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Journalism for Life:

A look at Indian Media Representation of Farmer Suicides

Copyright Centre for Media Studies, 2006

First Published in 2006
Published by:

Centre for Media Studies (CMS)

Saket Community Centre, New Delhi 110 017
Phone : 011-26851660, 26864020; Fax.: 011-26968282
Email : info@cmsindia.org, Website : www.cmsindia.org
Written by: Ms. Radha Vij, Researcher
Edited by: Ms. Chandra Prabha, Deputy Director CMS Media Lab











5.1 Frame of Reference Reporting


5.2 Type of Reporting Format


5.3 Front Page News and Reporting Consistencies




Annex 1: Indian Media Guide for Reporting on Farmer Suicides
Annex 2: Social malaise that needs sensitive coverage (from The Hindu)

Chart 1.1 Farmers Suicides in Vidarbha

Chart 2.1 TV News Coverage Jan - Mar 2006

Chart 3.1 Telugu Print News on Farmers Suicides Feb-Mar 2006

Chart 4.1 English Print News on Farmers Suicides Feb Mar 2006

Chart 4.2 Percentage of Farmer Suicide News by Frame of Reference 9

Chart 4.3 Percentage of Farmer Suicide News by Region


Chart 4.4 Farmer Suicide News by Reporting Format


Over the years CMS has brought out in specific terms how little rural
India is reported in the news media, particularly by the 24-hour news
channels. It should not be an exaggeration to say that national
channels and most national newspapers continue to cover and cater
to India at the neglect of Bharat. That farmers suicides occur on
account of various factors, new and old, was first brought to national
attention by local newspapers. Yet, in spite of so many committees
and study reports on farmer suicides, how has the scope of coverage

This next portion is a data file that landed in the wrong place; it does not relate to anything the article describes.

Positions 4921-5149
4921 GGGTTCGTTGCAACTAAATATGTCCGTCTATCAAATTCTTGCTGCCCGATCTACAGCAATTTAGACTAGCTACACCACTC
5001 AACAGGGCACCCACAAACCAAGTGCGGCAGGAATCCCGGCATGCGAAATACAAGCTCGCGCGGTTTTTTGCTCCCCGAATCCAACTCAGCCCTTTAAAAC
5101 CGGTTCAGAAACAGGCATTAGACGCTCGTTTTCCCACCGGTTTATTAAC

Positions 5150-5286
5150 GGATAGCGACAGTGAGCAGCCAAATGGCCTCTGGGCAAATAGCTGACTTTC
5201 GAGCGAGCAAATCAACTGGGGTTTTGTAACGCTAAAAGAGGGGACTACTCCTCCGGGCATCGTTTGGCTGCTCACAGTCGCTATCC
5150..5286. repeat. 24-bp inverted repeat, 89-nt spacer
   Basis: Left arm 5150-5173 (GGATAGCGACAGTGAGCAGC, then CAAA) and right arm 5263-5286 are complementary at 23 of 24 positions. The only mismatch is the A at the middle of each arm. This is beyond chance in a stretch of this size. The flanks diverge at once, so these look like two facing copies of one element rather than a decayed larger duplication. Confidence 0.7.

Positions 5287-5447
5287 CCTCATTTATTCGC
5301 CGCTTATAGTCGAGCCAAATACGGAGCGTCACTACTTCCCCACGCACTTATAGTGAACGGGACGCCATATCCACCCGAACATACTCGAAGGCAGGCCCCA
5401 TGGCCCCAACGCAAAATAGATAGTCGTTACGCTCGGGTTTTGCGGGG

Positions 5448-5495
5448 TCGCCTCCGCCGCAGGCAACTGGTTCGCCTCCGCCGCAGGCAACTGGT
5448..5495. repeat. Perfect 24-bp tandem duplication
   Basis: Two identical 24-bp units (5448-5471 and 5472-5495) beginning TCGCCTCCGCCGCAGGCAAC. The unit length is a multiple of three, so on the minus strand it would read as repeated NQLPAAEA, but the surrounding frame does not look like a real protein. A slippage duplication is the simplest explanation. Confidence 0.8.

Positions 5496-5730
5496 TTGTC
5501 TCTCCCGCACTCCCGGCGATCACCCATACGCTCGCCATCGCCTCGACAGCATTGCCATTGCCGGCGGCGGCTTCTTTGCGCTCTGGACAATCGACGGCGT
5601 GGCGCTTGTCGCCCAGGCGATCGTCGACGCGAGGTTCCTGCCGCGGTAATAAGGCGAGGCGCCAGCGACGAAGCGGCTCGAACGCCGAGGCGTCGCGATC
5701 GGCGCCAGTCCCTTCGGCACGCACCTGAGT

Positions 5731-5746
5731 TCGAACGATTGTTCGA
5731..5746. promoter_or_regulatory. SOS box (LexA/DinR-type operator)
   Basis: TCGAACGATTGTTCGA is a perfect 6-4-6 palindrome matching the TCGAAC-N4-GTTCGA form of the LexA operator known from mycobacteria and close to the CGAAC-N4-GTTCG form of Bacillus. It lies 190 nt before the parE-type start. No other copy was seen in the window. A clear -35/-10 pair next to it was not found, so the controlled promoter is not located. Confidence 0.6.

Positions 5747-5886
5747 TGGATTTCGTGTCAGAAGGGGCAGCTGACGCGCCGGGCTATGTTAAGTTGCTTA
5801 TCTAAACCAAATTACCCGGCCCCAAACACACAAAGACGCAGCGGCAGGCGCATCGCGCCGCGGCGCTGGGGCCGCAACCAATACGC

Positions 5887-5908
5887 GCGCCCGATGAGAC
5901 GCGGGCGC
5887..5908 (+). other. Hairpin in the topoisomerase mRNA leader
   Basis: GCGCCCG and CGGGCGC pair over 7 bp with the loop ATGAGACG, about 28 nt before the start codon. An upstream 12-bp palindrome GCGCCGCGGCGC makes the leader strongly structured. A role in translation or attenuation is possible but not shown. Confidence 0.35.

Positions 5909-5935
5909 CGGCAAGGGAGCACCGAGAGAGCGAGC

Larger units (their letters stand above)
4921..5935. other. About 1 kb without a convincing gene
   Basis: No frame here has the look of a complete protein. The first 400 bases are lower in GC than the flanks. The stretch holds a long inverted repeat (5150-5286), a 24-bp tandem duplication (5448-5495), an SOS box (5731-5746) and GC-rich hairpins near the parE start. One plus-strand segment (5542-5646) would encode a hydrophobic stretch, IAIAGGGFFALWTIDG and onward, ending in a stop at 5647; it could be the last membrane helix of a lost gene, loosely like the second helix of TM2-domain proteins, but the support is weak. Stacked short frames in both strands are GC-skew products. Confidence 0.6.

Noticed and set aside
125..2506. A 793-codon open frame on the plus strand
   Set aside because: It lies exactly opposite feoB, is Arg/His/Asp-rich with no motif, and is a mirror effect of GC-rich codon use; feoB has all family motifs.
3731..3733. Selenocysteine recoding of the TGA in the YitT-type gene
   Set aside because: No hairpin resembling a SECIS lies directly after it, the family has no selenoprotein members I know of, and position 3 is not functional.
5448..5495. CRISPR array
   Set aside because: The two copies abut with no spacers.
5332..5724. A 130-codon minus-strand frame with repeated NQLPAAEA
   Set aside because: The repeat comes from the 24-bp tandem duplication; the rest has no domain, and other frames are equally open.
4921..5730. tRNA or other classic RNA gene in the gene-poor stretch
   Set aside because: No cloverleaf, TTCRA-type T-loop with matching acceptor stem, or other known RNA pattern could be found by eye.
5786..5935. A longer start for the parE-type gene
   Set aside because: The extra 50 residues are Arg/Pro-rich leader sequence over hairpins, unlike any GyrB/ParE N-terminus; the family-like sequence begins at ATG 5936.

evolved in terms of representing the basic issues involved?
This report of CMS Media Lab is based on an analysis of news
coverage of farmers suicides by prominent national dailies. While
dailies like The Hindu have set a good example for objective, indepth field reports and comprehensive editorials, news media, by
and large, has missed yet another opportunity to report beyond mere
Though news reporting should not increase the severity of social
problems, this, is often the case today. However, there are some
good examples for how news reports could go beyond the status quo
to help address and even resolve the very root problems at hand. In
todays world, such life saving or conflict-resolution journalism can
make a positive, even necessary, difference. Hence, this study also
features a guide (included as an appendix to this report) for reporting
on farmers suicides, in a manner promoting discussion.
As we are about to come out of this report, the Social malaise that
needs sensitive coverage of the Readers Editor of The Hindu
appeared on June 12, 2006. This is very pertinent and deserve to be
discussed nationally together with guides like the one suggested in
the report. To facilitate such an exercise, K. Narayanans Online
and Off line also is being reproduced at the end of this CMS
We thank Ms. Radha Vij, CMS Researcher, for this report and the
guide, both of which are part of a larger ongoing study.

P.N. Vasanti
Centre for Media Studies (CMS)

Journalism for Life: A look at Indian Media

Representations of Farmer Suicide
From 1998 to 2003 reported incidents of suicides among farmers
ranged from 16,015 to 17,471 or over one lakh in six years.1 Yet,
television medium has done little to bring understanding of this issue.
This can be judged from the fact that there has been only one televised
news report on farmer suicides during three month media monitoring
from Jan 2006 to March 2006. Though the print media has slightly better
analysis of the situation, the Indian television news media continues to
ignore a reality that is only growing more severe. Past decades have
seen a high but not precisely known numbers of farmers kill themselves
due to Indias looming agrarian crisis. This report is an attempt to
understand a grave epidemic in rural India, and suggest ways for the
media to address it from a comprehensive multidimensional


In a country with an estimated 702 million people of working age (1564), approximately 66 per cent of rural labourers are dependent on
agrarian activity for income.2 Meaning, over 350 million agrarian workers